3. The beam to length ratio of the "Mallard" was not unusual for a vessel of her size and class. The ratio was, however, greater than the Great Lakes vessels of which the pilot had considerable shiphandling experience.
  4. The "Mallard" approached the tie-up wall at a speed marginally below the minimum required to maintain steerage way.
  5. Directional control of the "Mallard" was lost after her bow landed on the approach wall and the vessel came bodily alongside. The vessel's stern was drawn against the tie up wall by bank suction effect as the engine rpm were increased and her bow swung towards the "Canadian Enterprise".
  6. Due to the bank suction effect, the increases in speed ordered by the pilot to attempt to regain control of the vessel were unsuccessful.
  7. The order of full astern was given too late to avoid collision with the "Canadian Enterprise" but may have lessened the severity of the impact.
  8. The deployment of the vessel's starboard anchor near the centre of the channel probably prevented the "Mallard" from pushing the stern of the "Canadian Enterprise" aground.
  9. According to the pilot and to the opinion of two medical practitioners, the pilot's use of a topical eye lubricant about ten minutes before the occurrence was not likely to have affected his vision or depth perception. The residual side- effects, if any, of the pilot's completed course of prescription medication are unknown.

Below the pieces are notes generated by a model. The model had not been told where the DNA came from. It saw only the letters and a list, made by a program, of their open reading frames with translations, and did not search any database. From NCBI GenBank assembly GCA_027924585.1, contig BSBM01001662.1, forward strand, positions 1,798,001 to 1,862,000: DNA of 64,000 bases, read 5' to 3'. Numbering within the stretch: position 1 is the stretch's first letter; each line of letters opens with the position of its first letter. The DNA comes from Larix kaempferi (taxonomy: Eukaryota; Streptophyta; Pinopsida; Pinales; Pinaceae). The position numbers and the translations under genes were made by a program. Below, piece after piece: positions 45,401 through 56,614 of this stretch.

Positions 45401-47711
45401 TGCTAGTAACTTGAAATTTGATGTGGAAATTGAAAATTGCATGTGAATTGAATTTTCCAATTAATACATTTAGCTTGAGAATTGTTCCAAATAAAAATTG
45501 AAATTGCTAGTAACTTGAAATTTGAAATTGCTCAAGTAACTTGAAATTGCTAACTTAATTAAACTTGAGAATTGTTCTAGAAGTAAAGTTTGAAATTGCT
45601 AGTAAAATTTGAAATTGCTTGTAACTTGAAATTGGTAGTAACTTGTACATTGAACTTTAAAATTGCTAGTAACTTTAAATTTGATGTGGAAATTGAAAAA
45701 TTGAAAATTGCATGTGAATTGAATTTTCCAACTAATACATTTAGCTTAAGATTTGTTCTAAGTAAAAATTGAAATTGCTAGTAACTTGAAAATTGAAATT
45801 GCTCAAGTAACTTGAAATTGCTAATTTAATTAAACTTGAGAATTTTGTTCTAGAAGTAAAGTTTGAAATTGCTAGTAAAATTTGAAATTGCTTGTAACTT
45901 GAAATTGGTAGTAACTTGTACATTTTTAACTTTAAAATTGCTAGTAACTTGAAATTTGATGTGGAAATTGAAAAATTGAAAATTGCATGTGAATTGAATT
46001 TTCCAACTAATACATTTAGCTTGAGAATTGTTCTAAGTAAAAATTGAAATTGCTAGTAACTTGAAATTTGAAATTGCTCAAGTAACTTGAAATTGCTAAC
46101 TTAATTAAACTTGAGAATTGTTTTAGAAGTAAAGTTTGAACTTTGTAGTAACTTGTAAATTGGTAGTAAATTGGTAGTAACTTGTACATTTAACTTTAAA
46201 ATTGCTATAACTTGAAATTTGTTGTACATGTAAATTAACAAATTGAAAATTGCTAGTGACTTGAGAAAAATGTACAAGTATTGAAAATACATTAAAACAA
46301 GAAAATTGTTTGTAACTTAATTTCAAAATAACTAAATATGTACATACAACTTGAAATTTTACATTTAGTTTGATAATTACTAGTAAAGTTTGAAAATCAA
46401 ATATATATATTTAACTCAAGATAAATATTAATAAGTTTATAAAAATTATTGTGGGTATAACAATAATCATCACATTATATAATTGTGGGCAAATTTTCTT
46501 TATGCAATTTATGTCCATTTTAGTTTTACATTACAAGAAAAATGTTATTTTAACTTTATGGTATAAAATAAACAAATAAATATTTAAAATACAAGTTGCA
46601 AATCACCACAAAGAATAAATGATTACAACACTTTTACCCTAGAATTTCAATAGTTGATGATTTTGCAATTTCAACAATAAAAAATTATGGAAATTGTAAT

10. Although in restricted waters, the "Canadian Enterprise" did all she could to avert a collision by going full astern the moment she was aware that the "Mallard" had serious difficulty controlling her movements.
  11. The action taken by the master and officers of the "Canadian Enterprise" to warn the ship's crew of the impending collision via the vessel's public address system probably prevented injury to personnel, especially those in the port side accommodation spaces.
  12. Passing entries are common in the Welland Canal. Apart from minor occurrences where ships have brushed against each other, no similar occurrence has taken place in this area of the canal.